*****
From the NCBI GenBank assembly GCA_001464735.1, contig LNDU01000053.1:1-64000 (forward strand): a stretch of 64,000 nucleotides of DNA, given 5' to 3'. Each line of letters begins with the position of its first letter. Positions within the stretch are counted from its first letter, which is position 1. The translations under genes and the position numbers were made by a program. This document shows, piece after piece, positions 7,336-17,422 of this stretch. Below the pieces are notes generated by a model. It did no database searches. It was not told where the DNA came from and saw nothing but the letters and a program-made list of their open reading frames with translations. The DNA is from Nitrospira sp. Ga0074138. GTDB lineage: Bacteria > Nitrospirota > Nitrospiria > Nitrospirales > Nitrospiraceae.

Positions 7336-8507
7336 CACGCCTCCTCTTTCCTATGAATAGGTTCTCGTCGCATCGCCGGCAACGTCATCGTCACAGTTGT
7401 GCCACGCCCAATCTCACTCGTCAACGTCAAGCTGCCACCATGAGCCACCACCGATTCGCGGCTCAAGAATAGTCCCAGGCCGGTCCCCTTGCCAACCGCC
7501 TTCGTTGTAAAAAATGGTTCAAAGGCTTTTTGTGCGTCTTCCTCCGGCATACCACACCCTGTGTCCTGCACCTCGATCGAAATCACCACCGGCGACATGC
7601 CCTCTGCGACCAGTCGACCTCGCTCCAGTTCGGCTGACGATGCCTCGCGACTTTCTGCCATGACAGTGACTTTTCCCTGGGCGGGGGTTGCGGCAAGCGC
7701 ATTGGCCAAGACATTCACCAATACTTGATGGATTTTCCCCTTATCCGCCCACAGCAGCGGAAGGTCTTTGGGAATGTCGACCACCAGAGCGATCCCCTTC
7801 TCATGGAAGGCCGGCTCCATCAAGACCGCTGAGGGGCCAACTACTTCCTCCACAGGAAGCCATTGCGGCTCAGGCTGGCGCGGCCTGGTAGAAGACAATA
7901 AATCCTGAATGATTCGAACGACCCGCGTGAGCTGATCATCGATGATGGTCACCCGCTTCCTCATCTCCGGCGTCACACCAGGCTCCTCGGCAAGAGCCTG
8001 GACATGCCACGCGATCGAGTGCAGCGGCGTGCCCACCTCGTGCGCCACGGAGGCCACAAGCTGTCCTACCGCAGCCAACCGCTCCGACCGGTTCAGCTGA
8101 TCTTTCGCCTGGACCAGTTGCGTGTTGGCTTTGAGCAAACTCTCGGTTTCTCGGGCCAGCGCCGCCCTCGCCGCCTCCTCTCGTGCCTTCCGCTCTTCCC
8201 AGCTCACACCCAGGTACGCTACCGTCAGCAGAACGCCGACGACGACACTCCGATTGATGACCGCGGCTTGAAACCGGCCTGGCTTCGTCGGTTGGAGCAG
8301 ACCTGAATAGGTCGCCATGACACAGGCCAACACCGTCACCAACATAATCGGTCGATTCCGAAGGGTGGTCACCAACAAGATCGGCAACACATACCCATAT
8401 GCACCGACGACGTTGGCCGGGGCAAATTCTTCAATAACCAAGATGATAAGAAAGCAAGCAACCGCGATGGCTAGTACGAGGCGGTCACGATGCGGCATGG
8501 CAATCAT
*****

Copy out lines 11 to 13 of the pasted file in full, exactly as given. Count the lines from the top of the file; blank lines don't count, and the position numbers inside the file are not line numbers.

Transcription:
8101 TCTTTCGCCTGGACCAGTTGCGTGTTGGCTTTGAGCAAACTCTCGGTTTCTCGGGCCAGCGCCGCCCTCGCCGCCTCCTCTCGTGCCTTCCGCTCTTCCC
8201 AGCTCACACCCAGGTACGCTACCGTCAGCAGAACGCCGACGACGACACTCCGATTGATGACCGCGGCTTGAAACCGGCCTGGCTTCGTCGGTTGGAGCAG
8301 ACCTGAATAGGTCGCCATGACACAGGCCAACACCGTCACCAACATAATCGGTCGATTCCGAAGGGTGGTCACCAACAAGATCGGCAACACATACCCATAT